High-growth stocks often follow a predictable pattern, enjoying monumental rises in their share prices only to see their businesses inevitably slow. Chipotle Mexican Grill (NYSE: CMG) didn't follow that exact script, with company-specific issues proving to be the primary obstacle in the burrito maker's path. In the end, though, the result has been the same: Chipotle will never again be the high-growth stock it once was.
That doesn't mean that Chipotle is necessarily doomed to be a terrible investment going forward. But if you're expecting a return to the heyday of yesteryear, though, you're likely to be disappointed. Here are five reasons why.
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Stats on Chipotle Mexican Grill
1. Failure of mission
The entire idea behind Chipotle's initial success was that it sought to make customers feel better about what they were eating. The Food with Integrity concept captured the spirit of what many restaurant-goers were looking for: food they could see as healthy and socially conscious.
When its reputation was intact, Chipotle built up momentum and found dramatic success. When that reputation came under fire due to multiple episodes involving food-borne illness, the burrito chain faced a big challenge. It had opportunities to make things right, but the repeated difficulties Chipotle has encountered will make it next to impossible for Chipotle to restore the trust of its customers. That more than anything else will prevent the company from seeing the fast growth it did early in its history.
2. Efforts to branch out haven't stuck
As successful as it was, the Chipotle restaurant concept was only one facet of what the company's growth could have looked like. Multiple alternative storefronts could have led to even greater success.
Yet Chipotle has largely given up on concepts that looked promising. ShopHouse Southeast Asian Kitchen got sold off early in 2017 after failing to deliver on its initial potential. Pizzeria Locale and the Tasty Made burger idea haven't led to any business-changing shifts for Chipotle, either. With many of Chipotle's innovations being easy for competitors to copy, the innovating Mexican food chain seems to have missed out on its opportunity to leverage its brand into other food niches.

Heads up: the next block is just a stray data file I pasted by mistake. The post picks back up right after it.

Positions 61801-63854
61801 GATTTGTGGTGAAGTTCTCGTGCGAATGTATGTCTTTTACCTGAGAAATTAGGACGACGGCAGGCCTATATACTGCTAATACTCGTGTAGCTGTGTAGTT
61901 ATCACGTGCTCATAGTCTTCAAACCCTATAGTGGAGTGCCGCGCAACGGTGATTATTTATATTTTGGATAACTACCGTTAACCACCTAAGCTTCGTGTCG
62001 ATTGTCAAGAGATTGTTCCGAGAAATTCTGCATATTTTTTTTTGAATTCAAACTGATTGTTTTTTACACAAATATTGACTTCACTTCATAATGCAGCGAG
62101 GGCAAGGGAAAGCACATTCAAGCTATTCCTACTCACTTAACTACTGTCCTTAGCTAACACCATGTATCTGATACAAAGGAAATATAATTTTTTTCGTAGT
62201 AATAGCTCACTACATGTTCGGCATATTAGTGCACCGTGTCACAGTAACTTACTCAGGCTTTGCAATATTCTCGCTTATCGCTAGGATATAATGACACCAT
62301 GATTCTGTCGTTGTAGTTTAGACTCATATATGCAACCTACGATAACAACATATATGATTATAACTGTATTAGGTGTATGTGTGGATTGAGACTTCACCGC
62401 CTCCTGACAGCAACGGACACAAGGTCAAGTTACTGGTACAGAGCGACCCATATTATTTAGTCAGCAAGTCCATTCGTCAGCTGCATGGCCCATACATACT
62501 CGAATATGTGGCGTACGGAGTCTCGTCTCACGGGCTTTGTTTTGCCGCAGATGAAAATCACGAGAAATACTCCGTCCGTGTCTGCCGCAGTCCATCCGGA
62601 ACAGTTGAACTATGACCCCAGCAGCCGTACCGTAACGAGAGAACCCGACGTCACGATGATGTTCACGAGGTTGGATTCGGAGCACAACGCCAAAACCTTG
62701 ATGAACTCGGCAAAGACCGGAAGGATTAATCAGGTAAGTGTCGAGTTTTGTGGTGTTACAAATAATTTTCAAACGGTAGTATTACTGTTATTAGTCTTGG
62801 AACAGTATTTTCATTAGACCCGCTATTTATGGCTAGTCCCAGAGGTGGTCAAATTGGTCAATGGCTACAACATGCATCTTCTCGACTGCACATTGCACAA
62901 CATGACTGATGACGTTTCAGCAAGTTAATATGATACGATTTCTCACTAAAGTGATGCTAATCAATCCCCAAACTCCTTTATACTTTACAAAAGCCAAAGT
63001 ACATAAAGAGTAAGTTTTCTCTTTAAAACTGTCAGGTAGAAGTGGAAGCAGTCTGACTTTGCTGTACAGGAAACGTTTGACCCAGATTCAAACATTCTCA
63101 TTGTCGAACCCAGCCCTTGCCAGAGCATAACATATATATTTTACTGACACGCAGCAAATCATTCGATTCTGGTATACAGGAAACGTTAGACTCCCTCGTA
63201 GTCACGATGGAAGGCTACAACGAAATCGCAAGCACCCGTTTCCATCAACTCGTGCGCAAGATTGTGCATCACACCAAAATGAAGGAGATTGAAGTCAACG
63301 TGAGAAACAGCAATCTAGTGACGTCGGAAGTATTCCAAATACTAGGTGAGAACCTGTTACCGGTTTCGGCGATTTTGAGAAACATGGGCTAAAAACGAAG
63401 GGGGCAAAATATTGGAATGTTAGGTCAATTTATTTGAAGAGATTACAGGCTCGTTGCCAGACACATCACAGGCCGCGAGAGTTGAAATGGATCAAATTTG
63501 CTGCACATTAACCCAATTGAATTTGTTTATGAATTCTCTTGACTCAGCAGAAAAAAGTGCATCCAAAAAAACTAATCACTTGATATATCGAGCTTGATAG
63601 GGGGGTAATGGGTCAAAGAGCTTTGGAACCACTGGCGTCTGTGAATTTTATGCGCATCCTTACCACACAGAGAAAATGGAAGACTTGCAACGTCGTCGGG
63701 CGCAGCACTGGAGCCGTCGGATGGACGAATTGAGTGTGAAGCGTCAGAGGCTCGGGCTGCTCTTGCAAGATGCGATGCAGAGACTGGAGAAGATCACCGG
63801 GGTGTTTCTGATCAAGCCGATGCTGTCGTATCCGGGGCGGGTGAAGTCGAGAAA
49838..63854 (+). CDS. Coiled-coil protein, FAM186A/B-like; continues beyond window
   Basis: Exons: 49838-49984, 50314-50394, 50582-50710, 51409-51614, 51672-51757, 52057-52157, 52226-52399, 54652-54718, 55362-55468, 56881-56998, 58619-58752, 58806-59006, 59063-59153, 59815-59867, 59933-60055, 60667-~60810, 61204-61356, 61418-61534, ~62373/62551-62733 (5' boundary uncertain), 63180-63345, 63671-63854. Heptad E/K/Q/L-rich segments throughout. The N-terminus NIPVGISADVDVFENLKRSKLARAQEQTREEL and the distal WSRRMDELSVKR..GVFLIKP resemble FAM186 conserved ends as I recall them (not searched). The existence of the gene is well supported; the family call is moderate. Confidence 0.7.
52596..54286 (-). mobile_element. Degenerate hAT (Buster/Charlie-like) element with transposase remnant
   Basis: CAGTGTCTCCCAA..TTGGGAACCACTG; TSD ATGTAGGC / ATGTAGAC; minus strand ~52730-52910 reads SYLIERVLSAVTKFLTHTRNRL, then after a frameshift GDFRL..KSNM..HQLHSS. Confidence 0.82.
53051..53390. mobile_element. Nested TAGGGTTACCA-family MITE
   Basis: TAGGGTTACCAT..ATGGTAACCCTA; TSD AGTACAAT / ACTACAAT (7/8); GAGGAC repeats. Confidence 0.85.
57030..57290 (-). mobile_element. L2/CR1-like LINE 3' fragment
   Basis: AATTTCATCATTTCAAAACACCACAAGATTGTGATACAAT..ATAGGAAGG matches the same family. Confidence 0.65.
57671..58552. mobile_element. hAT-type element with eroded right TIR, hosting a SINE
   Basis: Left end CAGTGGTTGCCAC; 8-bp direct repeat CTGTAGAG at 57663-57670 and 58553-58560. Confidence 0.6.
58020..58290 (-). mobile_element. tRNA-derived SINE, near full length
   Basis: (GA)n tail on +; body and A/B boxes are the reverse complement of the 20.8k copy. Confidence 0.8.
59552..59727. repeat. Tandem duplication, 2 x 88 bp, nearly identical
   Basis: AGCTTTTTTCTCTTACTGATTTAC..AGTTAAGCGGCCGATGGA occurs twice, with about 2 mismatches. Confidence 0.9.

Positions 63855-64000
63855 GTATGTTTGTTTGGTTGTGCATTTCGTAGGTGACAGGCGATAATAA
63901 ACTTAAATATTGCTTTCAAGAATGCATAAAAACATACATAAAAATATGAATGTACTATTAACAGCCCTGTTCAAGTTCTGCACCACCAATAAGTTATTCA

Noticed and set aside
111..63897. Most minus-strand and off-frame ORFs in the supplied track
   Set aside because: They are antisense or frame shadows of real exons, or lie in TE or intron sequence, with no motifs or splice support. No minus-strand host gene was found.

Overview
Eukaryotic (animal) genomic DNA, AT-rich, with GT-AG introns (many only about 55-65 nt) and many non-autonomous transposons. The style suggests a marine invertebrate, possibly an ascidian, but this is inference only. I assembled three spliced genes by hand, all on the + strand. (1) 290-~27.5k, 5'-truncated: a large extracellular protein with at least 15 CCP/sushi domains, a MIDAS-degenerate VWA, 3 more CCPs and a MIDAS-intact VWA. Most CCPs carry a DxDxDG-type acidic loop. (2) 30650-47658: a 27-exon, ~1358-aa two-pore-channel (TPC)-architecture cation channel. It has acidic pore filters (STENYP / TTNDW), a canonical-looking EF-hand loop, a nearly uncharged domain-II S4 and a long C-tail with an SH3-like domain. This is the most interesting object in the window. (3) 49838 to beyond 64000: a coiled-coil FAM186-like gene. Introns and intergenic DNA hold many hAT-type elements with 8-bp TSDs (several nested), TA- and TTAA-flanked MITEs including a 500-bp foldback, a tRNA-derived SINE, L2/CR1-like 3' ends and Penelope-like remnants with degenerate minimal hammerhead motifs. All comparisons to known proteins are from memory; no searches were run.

3. Leadership transition
Founder Stephen Ells has decided to give up his role as CEO, making way for a new generation of leadership that could presumably give Chipotle a fresh start. Recent failures of leadership proved too much for Ells to maintain the post, including product rollouts that didn't go nearly as well as many had hoped. Yet whoever fills those shoes will face the same difficulties.
Even Chipotle doesn't seem to be giving the search as much priority as it should. After two months, the committee named to find a suitable replacement hasn't announced a candidate. Failing to understand the urgency of finding a leader to move Chipotle forward is another symptom of how the company can't get back its growth mojo.
4. Fundamental business headwinds
Chipotle is still trying to find its way from a business perspective. In its most recent quarter, revenue rose just 9%, despite the fact that comparisons were against an especially weak period in the prior year's quarter. Comparable sales were up just 1%, and Chipotle doesn't expect things to get markedly better in the near term, with low single-digit comps growth projected for results from the fourth quarter of 2017.
Tough conditions have hit the entire restaurant industry, which is suffering from intense competition, rising food costs in many areas, and the need to make wage increases and incur other labor-related expenses in order to keep up with peers. Chipotle can't afford to ignore those issues, even though it has other priorities vying for its attention at the same time.
5. Its size
Finally, Chipotle is dealing with the simple math all companies face: It's already gotten big enough to make high-growth difficult. The chain has more than 2,300 restaurants in its network, having grown from a single location in just 25 years.
Chipotle hasn't given up on growth prospects, having opened 145 new restaurants in the first three quarters of 2017. Yet that pace of less than 10% annual growth is a far cry from what Chipotle managed in its heyday, and the Mexican food chain won't be able to see the growth in comps to make up for slowing store-count expansion.
Look elsewhere for high-growth stocks
Chipotle has taken a huge share-price hit, and shareholders might well see a further rebound if the company can come back from the worst of its past damage. But no one should expect Chipotle to become a high-growth company again. The best you can hope for is the restoration of its reputation and success in rebuilding its brand and past business success.
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